Sample Collection and Curation

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Antarctic Meteorite Sample Collection and Curation

Field Information

Images of Meteorites

Many images of ANSMET meteorite samples are available on our webpage on the detailed description pages for specific samples. The principal purpose of the images is to establish the context of each find and to serve as a record corroborating field number, size and fusion crust data collected during sample recovery.

ANSMET GRA 98005 - Field Number 11992, NASA Photo Number: JSC2018E087419

ANSMET GRA 98005 - Field Number 11992, NASA Photo Number: JSC2018E087419

ANSMET QUE 99001 - Field Number 11635, NASA Photo Number: JSC2018E092034

ANSMET QUE 99001 - Field Number 11635, NASA Photo Number: JSC2018E092034

There are a number of qualifying statements that must be made so the users of these images can understand the issues regarding their availability and use:

  • While imagery documenting sample recovery began early in ANSMET's history, systematic photography didn’t begin until 1980, and the quality of the images is variable (and sometimes poor). We have several types of images from ANSMET teams including: a) PI Bill Cassidy provided his slide originals in 2007 that we had scanned and image quality optimized; these cover the timeframe between 1976-1988; b) images that were assigned official NASA S#s in the 1980-1983 timeframe that are now available in digital form; c) images from PI Ralph Harvey that begin with the 1997-98 field seasons and extend to the present.
  • In the early 1990’s the decision was made to only take pictures of specimens thought to be of interest. Digital cameras were first employed in the late 1990’s, but again the quality was routinely poor. The 1997-1998 collection marked the return of selective systematic imaging as digital camera technology matured; still only about 50% were imaged that year. Photography of individual finds wasn’t a formal requirement until the early 2000’s (when USAP’s federal regulations on Antarctic meteorite recoveries were implemented). Over the ensuing years, as camera imaging technology and battery life improved, the imagery for each season became more and more complete. A lot of images are of inconsistent or poor quality, especially in the earliest years when pixel resolution was low and technologies like auto-focus and auto-exposure were unsophisticated. Not every sample was imaged due to camera malfunctions, often due to the cold. There are samples where the field number on the counter was incorrect. These cases have all been caught and corrected, and notation made in the records, but it may not be obvious on the webpage.
  • Most of the images were taken horizontally, just above the ice surface, with the identification counter held above and/or slightly behind the meteorite. In some images the viewing perspective removes the third dimension and suggests the sample was being touched. This is an illusion and almost never the case; but when it has actually happened it’s been noted in the field notes.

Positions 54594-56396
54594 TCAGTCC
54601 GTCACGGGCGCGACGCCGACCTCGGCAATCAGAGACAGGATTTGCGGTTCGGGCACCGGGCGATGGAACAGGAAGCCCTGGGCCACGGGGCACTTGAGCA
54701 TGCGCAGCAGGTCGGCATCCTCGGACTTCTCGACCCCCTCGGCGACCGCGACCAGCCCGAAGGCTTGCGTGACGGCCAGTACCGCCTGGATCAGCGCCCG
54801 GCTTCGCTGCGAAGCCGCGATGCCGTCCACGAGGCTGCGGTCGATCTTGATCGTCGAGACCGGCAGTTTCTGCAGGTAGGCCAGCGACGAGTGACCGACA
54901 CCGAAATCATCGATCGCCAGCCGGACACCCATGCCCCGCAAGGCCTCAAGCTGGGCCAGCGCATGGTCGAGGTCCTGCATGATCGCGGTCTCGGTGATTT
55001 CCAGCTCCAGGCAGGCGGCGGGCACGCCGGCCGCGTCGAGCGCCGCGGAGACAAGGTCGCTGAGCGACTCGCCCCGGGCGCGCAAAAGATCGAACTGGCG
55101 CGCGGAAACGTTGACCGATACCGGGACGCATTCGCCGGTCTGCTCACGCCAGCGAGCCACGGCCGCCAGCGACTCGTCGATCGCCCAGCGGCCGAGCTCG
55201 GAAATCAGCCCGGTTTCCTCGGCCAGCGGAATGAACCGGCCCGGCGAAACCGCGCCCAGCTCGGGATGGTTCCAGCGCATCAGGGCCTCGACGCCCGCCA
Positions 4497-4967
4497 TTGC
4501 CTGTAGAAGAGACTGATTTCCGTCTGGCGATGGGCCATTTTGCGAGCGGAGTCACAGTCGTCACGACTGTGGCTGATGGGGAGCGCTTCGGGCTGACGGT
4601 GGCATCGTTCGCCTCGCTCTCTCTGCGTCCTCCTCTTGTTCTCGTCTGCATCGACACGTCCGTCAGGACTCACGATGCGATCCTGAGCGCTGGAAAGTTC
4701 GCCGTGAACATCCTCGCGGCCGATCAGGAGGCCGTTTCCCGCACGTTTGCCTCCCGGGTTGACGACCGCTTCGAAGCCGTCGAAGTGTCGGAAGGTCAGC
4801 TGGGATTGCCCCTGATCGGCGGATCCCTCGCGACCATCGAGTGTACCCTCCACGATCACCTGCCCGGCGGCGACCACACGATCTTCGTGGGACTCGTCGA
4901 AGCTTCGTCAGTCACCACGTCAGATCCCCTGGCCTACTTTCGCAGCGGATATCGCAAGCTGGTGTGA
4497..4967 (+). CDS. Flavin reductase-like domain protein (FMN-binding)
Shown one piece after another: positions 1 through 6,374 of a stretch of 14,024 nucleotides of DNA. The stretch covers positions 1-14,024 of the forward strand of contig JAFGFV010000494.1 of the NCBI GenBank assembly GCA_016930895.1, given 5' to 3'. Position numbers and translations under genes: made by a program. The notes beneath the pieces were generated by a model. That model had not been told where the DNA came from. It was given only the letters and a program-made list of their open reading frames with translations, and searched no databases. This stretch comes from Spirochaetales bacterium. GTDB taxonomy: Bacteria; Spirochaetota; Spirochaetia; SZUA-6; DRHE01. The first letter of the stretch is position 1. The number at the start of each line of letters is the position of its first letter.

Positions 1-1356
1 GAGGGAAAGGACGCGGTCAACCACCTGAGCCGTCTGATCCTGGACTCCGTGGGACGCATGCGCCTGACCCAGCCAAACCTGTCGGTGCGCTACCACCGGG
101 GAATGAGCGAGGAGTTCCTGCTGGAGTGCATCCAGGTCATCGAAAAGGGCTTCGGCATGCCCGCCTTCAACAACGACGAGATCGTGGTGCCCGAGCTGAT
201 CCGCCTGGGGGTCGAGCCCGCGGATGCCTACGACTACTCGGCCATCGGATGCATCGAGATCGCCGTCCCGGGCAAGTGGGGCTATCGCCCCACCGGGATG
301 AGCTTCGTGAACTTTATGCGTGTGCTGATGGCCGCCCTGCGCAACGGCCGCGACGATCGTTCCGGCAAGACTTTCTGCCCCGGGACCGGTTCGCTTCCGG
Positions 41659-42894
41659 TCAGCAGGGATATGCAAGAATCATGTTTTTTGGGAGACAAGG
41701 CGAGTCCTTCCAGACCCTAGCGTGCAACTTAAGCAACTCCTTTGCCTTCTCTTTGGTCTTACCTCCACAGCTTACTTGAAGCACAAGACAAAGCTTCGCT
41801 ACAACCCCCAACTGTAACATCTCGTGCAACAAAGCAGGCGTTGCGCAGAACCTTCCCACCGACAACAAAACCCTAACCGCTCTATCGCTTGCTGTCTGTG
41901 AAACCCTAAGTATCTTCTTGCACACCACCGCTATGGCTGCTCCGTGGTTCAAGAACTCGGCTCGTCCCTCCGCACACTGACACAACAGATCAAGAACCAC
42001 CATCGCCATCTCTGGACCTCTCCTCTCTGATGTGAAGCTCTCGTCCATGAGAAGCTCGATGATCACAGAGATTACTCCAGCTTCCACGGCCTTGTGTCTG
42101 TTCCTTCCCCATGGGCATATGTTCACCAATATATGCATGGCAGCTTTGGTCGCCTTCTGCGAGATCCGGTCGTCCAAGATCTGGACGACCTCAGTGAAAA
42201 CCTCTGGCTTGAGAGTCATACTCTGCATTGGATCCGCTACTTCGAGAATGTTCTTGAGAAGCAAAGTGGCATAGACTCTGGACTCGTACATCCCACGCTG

• The specific person taking an image hasn’t been noted; the role of portrait photographer is commonly shared among the field party members, though in later years one or two individuals were often designated to be primary photographers to help manage the process and help ensure some uniformity to the imagery.

Usage Guidelines: ANSMET is a competitively-funded university-based project, historically supported either by NASA or NSF or both. From 1976 to 1994, ANSMET PI was Dr. William Cassidy of University of Pittsburgh, and from 1994 to 2017 the program’s home was Case Western Reserve University (CWRU) with PI Dr. Ralph P. Harvey. Currently, ANSMET is led by Co-PIs Dr. Harvey at CWRU, and Dr. James Karner at the University of Utah. The ANSMET project plans, manages and implements the recovery of Antarctic Meteorites and operates independent of later curatorial work. Because of this, we feel it is important that the ANSMET program be noted as the originator of the field portraits (not NASAJSC or any other group) even though JSC maintains the archive to go with sample information. Each image is thus watermarked with a black/white ANSMET logo clearly stating the image’s origin with ANSMET.

These images are available for use through the public domain, but must be credited with the following statement:

“Image courtesy of the ANSMET (Antarctic Search for Meteorites) Program, Case Western Reserve University, the University of Utah, and NASA Johnson Space Center Astromaterials Curation Group”. We request that we be notified immediately when a provided image is published in any form, digital or print.

For some images, higher resolution versions are available and can be obtained by contacting Kevin Righter or Cecilia Satterwhite of the Antarctic Meteorite collection.

Find Locations

Position data has been derived from a variety of surveying techniques (primarily GPS since the early 1990's) used by ANSMET field teams and reflects a typical uncertainty of around 10 m. The data has been truncated to avoid confusing high precision (many decimal places) with high accuracy (low error). These positions reflect a realistic “best available” accuracy, at ˜50x higher resolution than required by federal regulations.